Fear, fraternity and cricket in tense Kabul
Video analyst for the last 12 years, Saurabh Walkar was in Kabul when Indian photojournalist, Danish Siddiqui, was killed while covering the Afghan conflict.
Mumbai’s Saurabh Walkar has been a cricket video analyst for 12 years. The job has taken the 36-year-old to many cricket destinations, but nothing can match the fear and fraternity while working with the Afghanistan cricket team at a just-ended 10-day camp in Kabul.
Ancient Olympics was a time of truce, and the latest edition of the modern Games begins in Tokyo on Friday. Afghanistan though is in turmoil. The camp coincided with the withdrawal of the US forces from the country, which has led to a worsened security situation.
Did the alarm bells ring before he left for Kabul? “Yeah, my friends and family asked “is it necessary to go in the current scenario”? I said all support staff (chief coach Lance Klusener and the trainer are from South Africa and physio Prasant Pancade is from Bengaluru) are going, I have to go, can’t say no. During my interview, the Afghanistan Cricket Board (ACB) asked if I would be willing to go and work in Kabul, if needed. So, I said: “When I’ve committed, I can’t say no”.”
Walkar left for Kabul from New Delhi on July 9 and returned on July 18. “The ACB provided assurance about my security and I was quite confident of spending 10 days.”
It was like nothing like Walkar had ever experienced. “It was different, not the usual camps we go to; we were travelling in a bullet-proof car—the first time I used a bullet-proof vehicle. Normally when you go to a new place, you go to the market, visit the city. Here our daily schedule was to go to the camp and get back to the hotel because things are happening there (the Afghan government forces are locked in gun battles with the Taliban).”
An electronics engineer by qualification, Walkar had responded to an ad on the ACB website. Klusener selected him after a one-on-one interview. He started his assignment with series against Ireland and Zimbabwe, both in Abu Dhabi. “This time they called for a camp before they decide the team for the Pakistan one-day series, which will happen in Sri Lanka or Oman in August.”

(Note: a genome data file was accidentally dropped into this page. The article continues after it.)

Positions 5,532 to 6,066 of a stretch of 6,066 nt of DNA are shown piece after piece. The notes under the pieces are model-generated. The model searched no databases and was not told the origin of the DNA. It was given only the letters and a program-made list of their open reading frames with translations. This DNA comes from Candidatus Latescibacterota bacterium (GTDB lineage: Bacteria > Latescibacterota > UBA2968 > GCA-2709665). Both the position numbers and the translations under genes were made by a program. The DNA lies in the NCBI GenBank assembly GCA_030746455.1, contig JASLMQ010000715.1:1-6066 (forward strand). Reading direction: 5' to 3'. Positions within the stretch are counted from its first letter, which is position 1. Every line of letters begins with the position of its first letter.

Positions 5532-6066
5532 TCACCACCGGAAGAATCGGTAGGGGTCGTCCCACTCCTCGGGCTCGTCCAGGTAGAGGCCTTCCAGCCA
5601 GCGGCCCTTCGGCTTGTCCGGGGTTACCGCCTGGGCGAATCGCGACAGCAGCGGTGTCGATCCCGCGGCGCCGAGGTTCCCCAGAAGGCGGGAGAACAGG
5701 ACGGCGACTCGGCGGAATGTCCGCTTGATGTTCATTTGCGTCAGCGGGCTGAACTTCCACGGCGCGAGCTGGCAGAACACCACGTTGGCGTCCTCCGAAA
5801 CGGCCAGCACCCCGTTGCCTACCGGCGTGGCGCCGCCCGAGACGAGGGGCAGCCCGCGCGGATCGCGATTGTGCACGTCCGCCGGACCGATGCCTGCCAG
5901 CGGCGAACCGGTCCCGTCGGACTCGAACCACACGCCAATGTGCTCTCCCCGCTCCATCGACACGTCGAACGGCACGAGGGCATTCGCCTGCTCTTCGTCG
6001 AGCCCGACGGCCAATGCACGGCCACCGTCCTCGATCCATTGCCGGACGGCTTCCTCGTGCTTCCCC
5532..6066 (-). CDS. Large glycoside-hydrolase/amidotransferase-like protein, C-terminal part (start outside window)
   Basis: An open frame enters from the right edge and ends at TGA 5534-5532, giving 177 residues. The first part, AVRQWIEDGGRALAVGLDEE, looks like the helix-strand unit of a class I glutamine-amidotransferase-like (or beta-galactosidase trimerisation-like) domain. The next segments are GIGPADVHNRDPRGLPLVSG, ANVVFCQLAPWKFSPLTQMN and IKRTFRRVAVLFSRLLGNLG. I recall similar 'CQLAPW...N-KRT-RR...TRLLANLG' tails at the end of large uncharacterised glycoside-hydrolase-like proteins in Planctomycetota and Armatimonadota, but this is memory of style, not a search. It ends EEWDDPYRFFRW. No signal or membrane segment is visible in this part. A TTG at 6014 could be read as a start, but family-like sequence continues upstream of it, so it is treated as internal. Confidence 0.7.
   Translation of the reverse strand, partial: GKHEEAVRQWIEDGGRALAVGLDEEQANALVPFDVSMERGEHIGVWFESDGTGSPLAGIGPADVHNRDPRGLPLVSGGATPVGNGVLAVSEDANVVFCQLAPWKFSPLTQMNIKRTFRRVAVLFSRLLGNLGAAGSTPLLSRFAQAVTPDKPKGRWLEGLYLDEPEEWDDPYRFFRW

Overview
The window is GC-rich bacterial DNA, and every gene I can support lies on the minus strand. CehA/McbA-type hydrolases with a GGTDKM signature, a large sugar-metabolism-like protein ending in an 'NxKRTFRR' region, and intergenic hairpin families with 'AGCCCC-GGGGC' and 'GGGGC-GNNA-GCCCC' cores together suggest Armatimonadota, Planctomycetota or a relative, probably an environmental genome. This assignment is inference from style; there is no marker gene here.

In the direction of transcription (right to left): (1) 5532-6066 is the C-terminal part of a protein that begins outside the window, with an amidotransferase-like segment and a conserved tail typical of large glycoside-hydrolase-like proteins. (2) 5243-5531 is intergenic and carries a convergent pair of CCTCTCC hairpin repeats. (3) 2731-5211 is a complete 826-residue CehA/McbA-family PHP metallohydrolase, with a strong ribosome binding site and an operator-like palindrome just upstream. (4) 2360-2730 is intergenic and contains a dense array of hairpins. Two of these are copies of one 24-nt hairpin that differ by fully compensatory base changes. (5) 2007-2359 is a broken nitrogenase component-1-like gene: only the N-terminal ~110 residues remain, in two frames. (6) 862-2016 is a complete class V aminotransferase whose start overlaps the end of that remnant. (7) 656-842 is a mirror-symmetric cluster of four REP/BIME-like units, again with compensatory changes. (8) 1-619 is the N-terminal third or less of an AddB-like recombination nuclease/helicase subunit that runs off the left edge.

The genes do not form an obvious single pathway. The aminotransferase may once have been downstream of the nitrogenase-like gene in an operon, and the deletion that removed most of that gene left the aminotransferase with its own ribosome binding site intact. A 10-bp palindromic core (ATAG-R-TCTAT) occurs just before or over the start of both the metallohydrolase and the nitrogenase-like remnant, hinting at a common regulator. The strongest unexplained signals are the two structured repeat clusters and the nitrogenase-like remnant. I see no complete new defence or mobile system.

During the camp, the players stayed at ACB’s cricket academy in the stadium premises. The support staff was at a city hotel 10 minutes drive away.
One could feel the tension on the streets of Kabul. There was heavy security, says Walkar, but the cricket team is hugely popular, which was assuring.
“I didn’t witness any incident. You could see heavy security on the roads, and there were check posts. Kabul is safer, the incidents are happening in other parts of the country.”
The former Mumbai player has worked with Rajasthan Royals, Guyana Amazon Warriors in the Caribbean Premier League, Multan Sultans in the Pakistan Super League and in the Bangladesh Premier League and T10 League.
For sheer bonding, Walkar says the Afghanistan team environment is the best.
“The hospitality was simply amazing; from the food, fruits, whatever we asked we got it the next moment. We went to (ODI team) captain Hashmat’s house for dinner and they gave us the Pathani turban. It's the highest honour Afghani people give you.
“There is a dry fruit called tutan in Afghanistan, I had tutan when we were in the UAE, it was really nice. So, the day I landed in Kabul, I enquired about it. The captain went home and sent me a bowl of tutan. You ask for one thing and they will provide you a whole bunch of things with it,” says the Dadar-based analyst.
On his last day in Kabul, Walkar, though it was a risk, took permission from ACB to go out. “I was so eager to explore the city. You can say it was a bit foolish on my part… stepping out without the security. But it was the last day and the Afghanistan players assured me, “don’t worry, we are there with you. We will take you to the local shop and local restaurant to eat”. So, we went out in the evening for three-four hours.”
He recalled the memorable outing with Afghanistan players Farid Malik, Yamin Ahmadzai and Afsar Zazai. “I did a bit of shopping… the players didn’t allow me to pay. Then it was the best food (goat curry and roti) I had ever had in the 12 years of my travel career.”
Walkar was in Kabul when Indian photojournalist, Danish Siddiqui, was killed while covering the Afghan conflict. It caused panic among the family members of Indians who were in Afghanistan. Walkar’s mobile was flooded with messages. “I was getting messages from my Indian friends and relatives asking when was I returning.”
Will he travel to Kabul again?
“If my job demands, I don’t mind (going again). Some of my friends ask if I am being paid extra to take the risk of going to Kabul. I tell them: ‘It's not about extra money. I made a commitment to ACB and went there to honour that’.”